Protecting teens’ mental health on social media

As teens spend an increasing amount of time on social media, it’s more important than ever to take care of their mental health.

How to protect teens’ mental health on social media

We recently observed World Mental Health Day, an international holiday that highlights the importance of mental health in an effort to bring about positive change. Adolescents’ mental health deserves extra attention in our era of social media, about which questions have been raised over psychological addiction and other problems.

Social media anxiety

A recent Facebook study found that Instagram can harm the psyche of teens, especially girls. Thirty-two percent of teenage girls said that when they felt bad, Instagram made them feel even worse. Among the frequently cited causes of stress were unrealistic standards of beauty and feelings of inadequacy about their standard of living compared to those shown on the screen.

Instagram is trying to deal with some of these problems by introducing various functions to do things like hiding the likes counter or prohibiting filters that demonstrate unrealistic beauty standards.

There are also simple steps users can take:

  • Unsubscribe from accounts that make you feel sad, inadequate, unconfident or upset.
  • Try to reduce the amount of time you spend online.
  • Take small breaks and digitally detox to escape from social networks, relax and focus on yourself. Kaspersky has launched a digital CyberSpa space, to help you do this.


Cyberbullying is another well-known issue that can affect a teen’s mental health. Whenever it happens, it should not be tolerated or ignored.

If a teen is being bullied online, the first step is to seek help from parents or other trusted adults like a school counselor, sports coach or teacher. If the victim is uncomfortable telling friends about the problem, they can contact a helpline and talk to a professional consultant.

Today, social networks, including Instagram, actively use AI to combat abusive comments under pictures and videos. Each social platform also has tools to customize who can comment on or view your posts, as well as to block users and report cases of bullying or intimidation. It can also sometimes be useful to collect evidence in the form of screenshots to confirm what is happening.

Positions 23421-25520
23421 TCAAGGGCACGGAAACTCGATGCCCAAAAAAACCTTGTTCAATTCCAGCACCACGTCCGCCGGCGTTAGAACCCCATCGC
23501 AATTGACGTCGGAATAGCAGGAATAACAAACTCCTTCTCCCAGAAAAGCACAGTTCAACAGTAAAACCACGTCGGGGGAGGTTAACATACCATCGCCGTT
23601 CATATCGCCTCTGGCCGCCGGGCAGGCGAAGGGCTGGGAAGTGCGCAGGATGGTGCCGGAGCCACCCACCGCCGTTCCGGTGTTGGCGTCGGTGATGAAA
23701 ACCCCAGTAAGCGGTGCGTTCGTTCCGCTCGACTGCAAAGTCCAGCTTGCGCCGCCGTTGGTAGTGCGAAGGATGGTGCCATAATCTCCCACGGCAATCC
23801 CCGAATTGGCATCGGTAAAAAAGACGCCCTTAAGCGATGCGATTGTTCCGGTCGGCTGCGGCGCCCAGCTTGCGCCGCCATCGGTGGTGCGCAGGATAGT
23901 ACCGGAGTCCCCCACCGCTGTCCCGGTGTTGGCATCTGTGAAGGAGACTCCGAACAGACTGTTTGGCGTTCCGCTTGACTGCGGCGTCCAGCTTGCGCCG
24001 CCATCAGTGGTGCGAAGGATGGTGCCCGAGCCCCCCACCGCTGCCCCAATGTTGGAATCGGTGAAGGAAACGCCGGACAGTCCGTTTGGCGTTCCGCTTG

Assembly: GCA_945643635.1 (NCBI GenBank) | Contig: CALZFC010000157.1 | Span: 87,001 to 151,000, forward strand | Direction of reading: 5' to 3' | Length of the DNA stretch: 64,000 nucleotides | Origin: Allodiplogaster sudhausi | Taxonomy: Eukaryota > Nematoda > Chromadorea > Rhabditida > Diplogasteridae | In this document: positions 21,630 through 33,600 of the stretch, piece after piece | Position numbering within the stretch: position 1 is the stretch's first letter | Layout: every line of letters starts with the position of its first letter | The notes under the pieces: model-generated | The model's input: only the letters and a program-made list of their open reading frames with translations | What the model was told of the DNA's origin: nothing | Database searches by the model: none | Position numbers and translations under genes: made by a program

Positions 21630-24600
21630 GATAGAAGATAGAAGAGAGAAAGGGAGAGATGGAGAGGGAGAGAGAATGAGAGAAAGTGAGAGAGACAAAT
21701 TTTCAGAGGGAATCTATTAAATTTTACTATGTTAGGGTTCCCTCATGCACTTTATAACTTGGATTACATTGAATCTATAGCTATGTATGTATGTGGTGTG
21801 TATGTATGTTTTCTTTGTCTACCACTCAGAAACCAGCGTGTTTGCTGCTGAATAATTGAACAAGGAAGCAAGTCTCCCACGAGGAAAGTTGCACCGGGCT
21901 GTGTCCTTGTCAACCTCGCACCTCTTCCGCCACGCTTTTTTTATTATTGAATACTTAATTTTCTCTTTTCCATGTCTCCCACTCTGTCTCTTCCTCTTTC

Facebook has developed an Anti-Bullying Center for Teens. To fight against bullying on Facebook you can:

  • Track who tags you on their content. This can be done in the Chronicle & Tags settings.
  • Check already published materials with your tags, and, if necessary, remove them from materials you do not want to be associated with, using the Activity Log.
  • Remove the aggressors from your friends list so that they will not have the opportunity to contact you. And if deleting them does not help, you can block users. Remember they will not be notified of this. Blocking will prevent abusers from finding your profile and tagging your content. In addition, they will not be able to add you as a friend and track your actions.
  • Be sure to report offending materials to the support service. You can complain about content next to a post, photo or comment — this will draw the attention of Facebook moderators.


Instagram tracks the content posted by users. If the platform sees possible violations, it will notify the user that they are about to publish information that crosses the boundaries. Others steps Instagram users can take include:


Twitter also has an Online Bullying help center offering help and advice. Here are steps Twitter users can take to fight bullying:

  • Use Twitter’s expanded notification filters. These allow you to filter the accounts from which you receive notifications. For example, you may not receive notifications from users without a profile picture.
  • Twitter has a mute and notification option that you can customize to suit your needs. For instance, you can turn off notifications for keywords or entire phrases. You can turn off notifications for a day, a month, or indefinitely.
  • One effective step is also the option to block users. This will prevent blocked accounts from posting, seeing your tweets, and reading your feed.
  • If you are a victim of bullying, you should also report offending content. This will allow Twitter to act and block the user or content.


TikTok is also creating various tools that allow users to limit unwanted attention. The company has produced a guide that helps to identify bullying behavior and take measures against it. Here are some features teens can use:

  • Configure video privacy settings on a personal account, to choose who can view each video and restrict the upload of personal videos.
  • The unwanted comments filter allows you to create a list of unwanted keywords that will be blocked in the comments on videos or during live broadcasts to protect users from bullying.
  • User filter allows you to choose who can add the Duet to a user video.
  • Blocking users makes it possible to block bullies who violate the community rules and notify the platform about their actions.
  • Family settings keep teens safe and support them in their creative endeavors without breaking personal boundaries.

In its relatively short history, we’ve learned that social media may not always be beneficial for our mental health, even while it has other benefits. But by taking advantage of some of the tools at our disposal we can take matters into our own hands and help guide teens on a healthier path.